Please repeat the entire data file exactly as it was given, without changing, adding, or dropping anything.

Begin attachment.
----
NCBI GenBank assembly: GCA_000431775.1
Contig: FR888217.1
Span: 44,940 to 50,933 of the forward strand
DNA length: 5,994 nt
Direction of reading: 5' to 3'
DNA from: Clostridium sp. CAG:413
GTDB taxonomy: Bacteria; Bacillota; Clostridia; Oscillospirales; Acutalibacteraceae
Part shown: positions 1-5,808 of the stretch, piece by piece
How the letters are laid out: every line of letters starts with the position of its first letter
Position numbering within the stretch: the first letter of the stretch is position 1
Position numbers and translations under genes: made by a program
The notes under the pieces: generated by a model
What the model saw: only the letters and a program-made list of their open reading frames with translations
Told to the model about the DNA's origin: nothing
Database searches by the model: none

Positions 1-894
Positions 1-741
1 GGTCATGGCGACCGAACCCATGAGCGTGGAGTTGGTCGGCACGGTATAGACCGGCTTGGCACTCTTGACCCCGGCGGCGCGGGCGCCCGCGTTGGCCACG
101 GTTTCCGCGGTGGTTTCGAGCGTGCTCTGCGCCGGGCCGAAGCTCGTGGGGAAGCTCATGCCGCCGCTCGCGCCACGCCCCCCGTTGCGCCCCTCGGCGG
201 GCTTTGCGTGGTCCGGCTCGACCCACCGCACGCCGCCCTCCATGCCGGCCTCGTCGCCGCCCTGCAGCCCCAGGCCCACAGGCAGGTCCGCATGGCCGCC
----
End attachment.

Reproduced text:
NCBI GenBank assembly: GCA_000431775.1
Contig: FR888217.1
Span: 44,940 to 50,933 of the forward strand
DNA length: 5,994 nt
Direction of reading: 5' to 3'
DNA from: Clostridium sp. CAG:413
GTDB taxonomy: Bacteria; Bacillota; Clostridia; Oscillospirales; Acutalibacteraceae
Part shown: positions 1-5,808 of the stretch, piece by piece
How the letters are laid out: every line of letters starts with the position of its first letter
Position numbering within the stretch: the first letter of the stretch is position 1
Position numbers and translations under genes: made by a program
The notes under the pieces: generated by a model
What the model saw: only the letters and a program-made list of their open reading frames with translations
Told to the model about the DNA's origin: nothing
Database searches by the model: none

Positions 1-894
Positions 1-741
1 GGTCATGGCGACCGAACCCATGAGCGTGGAGTTGGTCGGCACGGTATAGACCGGCTTGGCACTCTTGACCCCGGCGGCGCGGGCGCCCGCGTTGGCCACG
101 GTTTCCGCGGTGGTTTCGAGCGTGCTCTGCGCCGGGCCGAAGCTCGTGGGGAAGCTCATGCCGCCGCTCGCGCCACGCCCCCCGTTGCGCCCCTCGGCGG
201 GCTTTGCGTGGTCCGGCTCGACCCACCGCACGCCGCCCTCCATGCCGGCCTCGTCGCCGCCCTGCAGCCCCAGGCCCACAGGCAGGTCCGCATGGCCGCC